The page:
Wednesday, December 18, 2013

Trains On Track And Off ~ Same With My Diabetes Control ~ Notes: My Dog & My Mom

A train waiting.

Driving down to Bakersfield to see my endocrinologist last week, we passed a derailed train, cars off the tracks and a couple down the side of the mountain. It was on the other side of the highway, so I had to wait until we were on our way home to get pictures.

Ours is the busiest mountain railroad in the world, but still, this was the probably the third derailment in the past year. No wonder only freight trains go down these treacherous, winding tracks. As we drove along, we passed several trains standing still, just waiting for a train to come down so they could go up on the same tracks. Must be a bit difficult and certainly time-consuming for the engineers who drive the trains.

On our way home, I held my camera out the window and just clicked. 

Hoping for some disaster pictures, I feel like a paparazzi on the hunt! 

This one's from a crazy angle. Check out that house at the top. So many people build homes right at the edge of an abyss like this, as if they never heard the words earthquake, flooding, and erosion. 

This one gives a sense of speed, but we went very slowly, behind a truck with its rear red lights flashing. Driving too close to a fully loaded truck on this steep mountain highway is a dangerous practice as their speed is as close to zero mph you can get and still move.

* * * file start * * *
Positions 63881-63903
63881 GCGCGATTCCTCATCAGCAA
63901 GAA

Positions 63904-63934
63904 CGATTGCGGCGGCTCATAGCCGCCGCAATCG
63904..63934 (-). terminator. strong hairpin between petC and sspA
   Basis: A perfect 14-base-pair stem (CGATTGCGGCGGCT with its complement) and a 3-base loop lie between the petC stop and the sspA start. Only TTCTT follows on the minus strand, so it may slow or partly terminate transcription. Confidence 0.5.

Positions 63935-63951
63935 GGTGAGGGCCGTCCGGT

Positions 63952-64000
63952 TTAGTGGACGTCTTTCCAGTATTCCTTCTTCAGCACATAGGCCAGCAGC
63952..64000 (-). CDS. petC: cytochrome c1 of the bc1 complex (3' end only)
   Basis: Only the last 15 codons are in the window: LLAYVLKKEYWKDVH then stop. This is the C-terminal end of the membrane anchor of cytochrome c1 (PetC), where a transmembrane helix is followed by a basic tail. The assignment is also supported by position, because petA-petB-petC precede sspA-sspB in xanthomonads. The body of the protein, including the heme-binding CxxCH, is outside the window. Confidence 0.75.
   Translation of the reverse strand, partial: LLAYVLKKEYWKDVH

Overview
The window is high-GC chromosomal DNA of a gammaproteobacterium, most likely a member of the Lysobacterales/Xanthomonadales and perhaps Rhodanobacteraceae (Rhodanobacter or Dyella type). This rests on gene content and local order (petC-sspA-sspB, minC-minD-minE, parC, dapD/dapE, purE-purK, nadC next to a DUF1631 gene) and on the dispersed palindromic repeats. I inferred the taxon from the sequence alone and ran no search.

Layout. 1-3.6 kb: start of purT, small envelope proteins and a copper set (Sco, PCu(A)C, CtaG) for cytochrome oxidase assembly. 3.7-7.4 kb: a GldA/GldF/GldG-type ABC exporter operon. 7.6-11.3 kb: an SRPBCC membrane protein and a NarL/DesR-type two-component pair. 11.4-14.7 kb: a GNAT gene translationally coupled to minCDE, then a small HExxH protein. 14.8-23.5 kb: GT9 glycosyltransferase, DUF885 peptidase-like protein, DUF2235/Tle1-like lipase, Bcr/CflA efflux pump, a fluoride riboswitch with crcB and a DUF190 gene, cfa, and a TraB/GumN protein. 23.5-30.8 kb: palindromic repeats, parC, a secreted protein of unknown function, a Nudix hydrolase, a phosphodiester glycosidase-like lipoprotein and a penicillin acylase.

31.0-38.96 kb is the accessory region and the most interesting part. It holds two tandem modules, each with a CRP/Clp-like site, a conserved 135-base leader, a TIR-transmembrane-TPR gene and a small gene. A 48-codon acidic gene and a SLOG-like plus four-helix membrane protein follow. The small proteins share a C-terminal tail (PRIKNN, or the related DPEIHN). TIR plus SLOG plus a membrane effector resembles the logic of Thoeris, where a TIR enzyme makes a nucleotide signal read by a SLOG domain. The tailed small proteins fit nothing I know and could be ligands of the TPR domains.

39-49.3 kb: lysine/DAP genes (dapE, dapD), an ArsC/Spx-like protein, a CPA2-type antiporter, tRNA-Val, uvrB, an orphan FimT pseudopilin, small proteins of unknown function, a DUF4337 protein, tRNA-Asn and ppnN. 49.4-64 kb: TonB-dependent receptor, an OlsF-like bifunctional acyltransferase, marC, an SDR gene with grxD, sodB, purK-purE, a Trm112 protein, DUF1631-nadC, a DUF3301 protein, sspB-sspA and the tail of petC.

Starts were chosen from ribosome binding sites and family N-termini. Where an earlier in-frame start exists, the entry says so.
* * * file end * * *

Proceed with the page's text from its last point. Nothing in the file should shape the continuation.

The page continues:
Then, when we were almost home, we had to stop and wait for this highly decorated train to go by. I love to watch the trains go by and never mind waiting.

The doctor's visit went well, only two problems: my three month average blood sugars (A1c) were too high, and my feet are beginning to get affected. But my eyes and kidneys are still fine. "It gets harder to control this disease as you get older," says the doctor, sensing my concerns. (While I, of course, don't tell him about my chocolate addiction. ~ I think I see a New Year's resolution in the making here, because I know once you feet start to go, other complications may not be far behind.) 

But then the doctor tells me of this new insulin pump, touted as the "World's first breakthrough in artificial pancreas technology." The pump has a sensor that senses when blood sugars go too low and automatically shuts down insulin delivery. This would be a huge help to me, as my fear of low sugars often overrides my desire for good control. I am Medicare eligible for a new pump and will pursue this one.

Samson Says: Enough already! Trains, pumps, so when do I get to tell everyone about my adventures tracking wild critters in the snow? And where's the snow anyway? WHERE'S MY SNOW? 

Today, December 18, is my mom's birthday. This picture is from her visit to Los Angeles in 1978, where she is actually standing outside the house that my husband would buy a year later. That's as close as they got to meeting each other. I still have daily conversations with with my mom, just like we did every day after school over hot chocolate and French rolls. As if she were alive, living in my heart somewhere. 


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